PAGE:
At the same time, we need to identify the economic activities with the potential to create value from the opportunities that global warming presents. As the evidence mounts, society needs to adapt and change its ideas, leading us hopefully to a turning point when we all reject products and services that generate CO2 emissions, replacing them with others that at the least do not contribute to the problem. We are possibly facing the most important paradigm shift in our history, and to think that this will not create opportunities for entrepreneurs and for those capable of understanding this is blind. The entrepreneurs of the future see global warming as an important opportunity, one capable of generating income in exchange for a net environmental improvement.

Second: technology helps. But it does so at its own pace: it is only possible to lower the cost of technology to make it competitive through economies of scale and learning. Tesla has practically achieved this: while many laugh at its production difficulties, as if it were easy to go from being a manufacturer with no experience in mass production to producing 80,000 vehicles each quarter, outselling consolidated brands such as Porsche, Mercedes Benz or BMW, becoming the best-selling American car in the United States, and doing so with a model that despite its price tag, is cheaper to run than its competitors and also much safer. Does this mean that we should all buy a Tesla? Obviously not, as much as anything because it’s not possible. But we must press all vehicle manufacturers to abandon the internal combustion engine and focus on electric vehicles, which in turn will bring radically down the cost of batteries. The million electric vehicles in circulation in the United States represent an important milestone, but we must go much further.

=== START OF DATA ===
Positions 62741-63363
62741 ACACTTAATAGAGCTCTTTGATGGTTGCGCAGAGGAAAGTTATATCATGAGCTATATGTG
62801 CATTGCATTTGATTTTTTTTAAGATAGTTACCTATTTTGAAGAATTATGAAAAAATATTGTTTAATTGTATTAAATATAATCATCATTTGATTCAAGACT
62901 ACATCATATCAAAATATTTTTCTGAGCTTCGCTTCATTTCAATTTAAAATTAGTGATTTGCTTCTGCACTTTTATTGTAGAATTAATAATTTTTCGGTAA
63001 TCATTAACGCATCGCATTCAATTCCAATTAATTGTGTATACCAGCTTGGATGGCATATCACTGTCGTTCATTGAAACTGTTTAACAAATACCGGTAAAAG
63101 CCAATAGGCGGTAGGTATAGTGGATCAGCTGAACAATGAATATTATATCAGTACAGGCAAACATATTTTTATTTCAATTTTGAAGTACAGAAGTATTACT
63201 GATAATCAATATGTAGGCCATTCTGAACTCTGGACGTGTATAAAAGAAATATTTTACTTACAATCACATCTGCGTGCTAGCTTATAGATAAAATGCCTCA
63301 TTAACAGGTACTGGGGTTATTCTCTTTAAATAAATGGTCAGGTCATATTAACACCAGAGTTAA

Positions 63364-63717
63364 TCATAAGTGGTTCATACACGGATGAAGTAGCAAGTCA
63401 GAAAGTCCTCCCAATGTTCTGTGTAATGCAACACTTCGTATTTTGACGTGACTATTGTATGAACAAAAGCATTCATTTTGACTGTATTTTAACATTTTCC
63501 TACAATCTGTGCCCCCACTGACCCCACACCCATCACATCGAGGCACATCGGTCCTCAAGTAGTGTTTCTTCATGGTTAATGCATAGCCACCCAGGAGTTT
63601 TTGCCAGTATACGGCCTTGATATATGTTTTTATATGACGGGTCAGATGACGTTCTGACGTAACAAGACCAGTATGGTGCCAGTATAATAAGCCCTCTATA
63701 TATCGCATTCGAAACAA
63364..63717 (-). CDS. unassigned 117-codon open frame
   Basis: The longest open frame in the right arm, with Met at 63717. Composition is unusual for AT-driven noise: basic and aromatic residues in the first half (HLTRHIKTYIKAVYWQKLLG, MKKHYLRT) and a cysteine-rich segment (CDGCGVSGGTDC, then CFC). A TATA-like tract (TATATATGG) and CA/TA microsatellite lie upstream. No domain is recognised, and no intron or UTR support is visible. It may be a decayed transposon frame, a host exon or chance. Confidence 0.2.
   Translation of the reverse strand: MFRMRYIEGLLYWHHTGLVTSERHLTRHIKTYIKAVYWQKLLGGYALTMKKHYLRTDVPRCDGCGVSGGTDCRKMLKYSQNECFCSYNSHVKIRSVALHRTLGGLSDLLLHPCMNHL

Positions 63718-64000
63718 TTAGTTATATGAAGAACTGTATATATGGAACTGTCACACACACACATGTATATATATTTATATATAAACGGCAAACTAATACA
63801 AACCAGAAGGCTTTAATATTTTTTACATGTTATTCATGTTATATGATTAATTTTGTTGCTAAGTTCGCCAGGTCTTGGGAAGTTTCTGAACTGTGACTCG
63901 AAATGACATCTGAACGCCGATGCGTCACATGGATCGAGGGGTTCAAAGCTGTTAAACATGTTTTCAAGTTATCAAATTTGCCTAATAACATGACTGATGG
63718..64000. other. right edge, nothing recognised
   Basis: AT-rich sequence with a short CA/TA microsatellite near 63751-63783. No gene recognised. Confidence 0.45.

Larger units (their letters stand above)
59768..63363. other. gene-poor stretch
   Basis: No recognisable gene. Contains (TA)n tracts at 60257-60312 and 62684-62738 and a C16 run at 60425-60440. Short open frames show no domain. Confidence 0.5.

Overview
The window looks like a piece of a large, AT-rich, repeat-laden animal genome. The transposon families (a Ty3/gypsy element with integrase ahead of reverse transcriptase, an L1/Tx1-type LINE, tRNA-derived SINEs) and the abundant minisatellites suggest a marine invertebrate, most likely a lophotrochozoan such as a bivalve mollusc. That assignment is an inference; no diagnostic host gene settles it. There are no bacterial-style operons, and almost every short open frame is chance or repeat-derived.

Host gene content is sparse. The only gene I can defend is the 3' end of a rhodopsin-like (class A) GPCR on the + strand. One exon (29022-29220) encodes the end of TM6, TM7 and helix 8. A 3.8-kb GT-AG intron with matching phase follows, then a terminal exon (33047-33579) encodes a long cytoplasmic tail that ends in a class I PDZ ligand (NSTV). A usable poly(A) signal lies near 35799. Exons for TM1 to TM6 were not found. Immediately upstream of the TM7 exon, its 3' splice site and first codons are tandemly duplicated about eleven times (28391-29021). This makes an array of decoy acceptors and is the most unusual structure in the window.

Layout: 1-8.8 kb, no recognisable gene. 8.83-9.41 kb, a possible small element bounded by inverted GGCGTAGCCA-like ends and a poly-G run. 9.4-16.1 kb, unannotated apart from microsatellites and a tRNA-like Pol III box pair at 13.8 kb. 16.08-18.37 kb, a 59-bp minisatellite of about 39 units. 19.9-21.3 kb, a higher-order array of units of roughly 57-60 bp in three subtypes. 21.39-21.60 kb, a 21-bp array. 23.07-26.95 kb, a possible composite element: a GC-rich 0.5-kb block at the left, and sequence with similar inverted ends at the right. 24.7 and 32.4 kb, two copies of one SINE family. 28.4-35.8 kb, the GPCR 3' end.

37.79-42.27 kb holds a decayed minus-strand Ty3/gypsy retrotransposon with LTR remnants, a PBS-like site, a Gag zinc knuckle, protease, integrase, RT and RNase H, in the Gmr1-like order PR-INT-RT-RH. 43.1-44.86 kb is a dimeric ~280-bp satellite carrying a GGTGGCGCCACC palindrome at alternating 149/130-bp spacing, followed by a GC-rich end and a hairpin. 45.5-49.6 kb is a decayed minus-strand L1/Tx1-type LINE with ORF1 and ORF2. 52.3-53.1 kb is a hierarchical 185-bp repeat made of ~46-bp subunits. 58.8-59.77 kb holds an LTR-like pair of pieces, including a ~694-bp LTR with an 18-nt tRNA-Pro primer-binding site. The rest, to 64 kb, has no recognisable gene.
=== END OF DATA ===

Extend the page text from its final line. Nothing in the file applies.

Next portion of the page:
This means deciding that the last car we bought was actually that: the last, unless we have the means to go electric. Not buying a new car is the best way to pressure the automobile industry to change: we don’t really benefit from buying a new vehicle, but imagine what could be achieved if the car companies were forced to start manufacturing electric vehicles because nobody wants their dirty old diesel and gasoline models.